obey the commands, Scarborough knocked the knife out of his
hands, handcuffed him and escorted him to store security. Cloyce
was searched but no additional weapons were found. The
merchandise taken by Cloyce was returned to the store's stock.
Cloyce alleges that when he handed Scarborough the knife in
surrender, Scarborough forcefully disarmed him. As a result,
Cloyce maintains, he suffered an injury to his right hand and
continues to suffer emotional distress. Cloyce commenced the
instant action on October 23, 2004. He claims that Scarborough
attacked him with "malice and vindictiveness." In addition,
Cloyce appears to claim that the defendants were negligent and
that he was unlawfully arrested and falsely imprisoned. He seeks
A court may dismiss an action pursuant to Fed.R.Civ.P.
12(b)(1), for lack of subject matter jurisdiction, only if "it
appears beyond doubt that the plaintiff can prove no set of facts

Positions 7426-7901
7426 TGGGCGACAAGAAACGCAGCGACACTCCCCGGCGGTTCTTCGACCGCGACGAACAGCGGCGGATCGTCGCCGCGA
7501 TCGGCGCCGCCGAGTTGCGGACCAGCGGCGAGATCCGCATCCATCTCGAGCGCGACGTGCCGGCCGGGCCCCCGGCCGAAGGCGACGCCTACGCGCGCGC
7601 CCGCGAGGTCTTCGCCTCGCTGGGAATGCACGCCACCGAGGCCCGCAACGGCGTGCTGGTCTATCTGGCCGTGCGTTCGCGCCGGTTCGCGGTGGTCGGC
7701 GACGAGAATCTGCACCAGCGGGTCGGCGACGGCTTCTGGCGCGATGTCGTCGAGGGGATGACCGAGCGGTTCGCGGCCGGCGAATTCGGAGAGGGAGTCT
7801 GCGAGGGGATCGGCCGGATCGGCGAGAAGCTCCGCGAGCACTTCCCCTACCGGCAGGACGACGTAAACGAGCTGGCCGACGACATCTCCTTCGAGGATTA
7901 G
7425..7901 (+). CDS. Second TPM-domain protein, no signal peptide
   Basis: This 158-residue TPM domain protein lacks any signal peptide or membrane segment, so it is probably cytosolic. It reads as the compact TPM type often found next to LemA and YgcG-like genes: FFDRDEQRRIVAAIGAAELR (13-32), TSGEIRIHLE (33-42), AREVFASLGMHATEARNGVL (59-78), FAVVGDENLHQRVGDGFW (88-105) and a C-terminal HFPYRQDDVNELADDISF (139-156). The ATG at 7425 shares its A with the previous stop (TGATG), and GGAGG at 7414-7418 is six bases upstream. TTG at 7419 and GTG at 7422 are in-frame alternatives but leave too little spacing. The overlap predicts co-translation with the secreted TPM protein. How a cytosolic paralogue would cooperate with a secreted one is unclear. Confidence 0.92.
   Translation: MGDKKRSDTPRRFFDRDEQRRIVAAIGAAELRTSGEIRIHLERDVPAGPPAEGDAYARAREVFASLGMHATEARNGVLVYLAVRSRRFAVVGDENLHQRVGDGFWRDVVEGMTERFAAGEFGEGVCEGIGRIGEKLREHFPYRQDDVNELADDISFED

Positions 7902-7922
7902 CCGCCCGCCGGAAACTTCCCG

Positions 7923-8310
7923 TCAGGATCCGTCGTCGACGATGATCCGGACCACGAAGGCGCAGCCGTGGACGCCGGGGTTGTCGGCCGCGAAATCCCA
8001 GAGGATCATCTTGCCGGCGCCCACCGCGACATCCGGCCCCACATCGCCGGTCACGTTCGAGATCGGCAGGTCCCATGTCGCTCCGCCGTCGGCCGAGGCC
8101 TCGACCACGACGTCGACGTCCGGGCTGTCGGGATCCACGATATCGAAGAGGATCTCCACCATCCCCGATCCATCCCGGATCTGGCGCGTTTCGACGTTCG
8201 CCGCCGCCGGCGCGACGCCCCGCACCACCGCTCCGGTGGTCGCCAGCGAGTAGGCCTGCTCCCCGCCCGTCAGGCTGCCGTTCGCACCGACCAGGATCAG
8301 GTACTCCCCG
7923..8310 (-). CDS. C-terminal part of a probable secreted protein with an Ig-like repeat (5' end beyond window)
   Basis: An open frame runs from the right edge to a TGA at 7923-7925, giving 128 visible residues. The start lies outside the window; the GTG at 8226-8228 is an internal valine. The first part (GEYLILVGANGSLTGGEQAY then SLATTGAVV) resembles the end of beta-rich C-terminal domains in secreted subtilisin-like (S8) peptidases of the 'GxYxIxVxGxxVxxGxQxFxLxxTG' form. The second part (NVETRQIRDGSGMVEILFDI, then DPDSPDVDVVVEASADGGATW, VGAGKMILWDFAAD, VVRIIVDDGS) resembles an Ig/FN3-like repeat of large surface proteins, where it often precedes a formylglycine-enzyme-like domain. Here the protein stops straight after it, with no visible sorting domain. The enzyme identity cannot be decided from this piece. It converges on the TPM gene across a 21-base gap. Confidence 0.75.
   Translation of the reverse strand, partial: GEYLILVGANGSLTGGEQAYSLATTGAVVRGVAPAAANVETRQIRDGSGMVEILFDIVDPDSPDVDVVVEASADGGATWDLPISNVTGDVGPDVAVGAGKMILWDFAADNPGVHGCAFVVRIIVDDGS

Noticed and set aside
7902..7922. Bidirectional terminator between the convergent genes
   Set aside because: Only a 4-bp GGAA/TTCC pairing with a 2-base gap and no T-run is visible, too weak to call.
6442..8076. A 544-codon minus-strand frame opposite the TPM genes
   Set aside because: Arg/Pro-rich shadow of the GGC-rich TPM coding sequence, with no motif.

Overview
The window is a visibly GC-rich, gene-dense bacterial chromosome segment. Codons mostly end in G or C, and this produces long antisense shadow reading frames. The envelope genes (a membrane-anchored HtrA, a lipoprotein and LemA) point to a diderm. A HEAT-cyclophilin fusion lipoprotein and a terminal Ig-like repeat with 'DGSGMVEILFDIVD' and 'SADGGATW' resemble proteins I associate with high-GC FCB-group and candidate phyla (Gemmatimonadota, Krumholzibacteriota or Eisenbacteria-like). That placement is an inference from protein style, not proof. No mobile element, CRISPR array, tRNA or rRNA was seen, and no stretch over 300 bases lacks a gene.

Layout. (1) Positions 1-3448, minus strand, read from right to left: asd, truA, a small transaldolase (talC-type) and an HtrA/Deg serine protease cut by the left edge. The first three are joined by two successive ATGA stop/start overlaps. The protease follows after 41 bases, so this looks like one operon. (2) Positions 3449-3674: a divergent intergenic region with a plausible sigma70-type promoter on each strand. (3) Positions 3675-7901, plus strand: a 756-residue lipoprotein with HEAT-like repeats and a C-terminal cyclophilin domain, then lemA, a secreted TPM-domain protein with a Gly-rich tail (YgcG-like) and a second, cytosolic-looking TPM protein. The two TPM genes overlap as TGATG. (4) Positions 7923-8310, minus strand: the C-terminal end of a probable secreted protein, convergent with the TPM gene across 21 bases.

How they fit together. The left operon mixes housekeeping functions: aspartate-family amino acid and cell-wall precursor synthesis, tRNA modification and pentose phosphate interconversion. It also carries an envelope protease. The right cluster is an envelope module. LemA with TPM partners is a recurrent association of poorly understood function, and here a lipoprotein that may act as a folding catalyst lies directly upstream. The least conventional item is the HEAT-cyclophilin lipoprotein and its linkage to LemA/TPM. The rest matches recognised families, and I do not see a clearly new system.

which would entitle him or her to relief." Raila v. United
States, 355 F.3d 118, 119 (2d Cir. 2004). In considering a
motion made pursuant to Fed.R.Civ.P. 12(b)(1), "the court must
take all facts alleged in the complaint as true and draw all
reasonable inferences in favor of the plaintiff." Id. Further,
in any analysis of such a motion, "the plaintiff bears the burden
of proving by a preponderance of evidence that jurisdiction exists."
Chayoon v. Chao, 355 F.3d 141, 143 (2d Cir. 2004).
The court may consider all papers and exhibits appended to the
complaint, as well as any matters of which judicial notice may be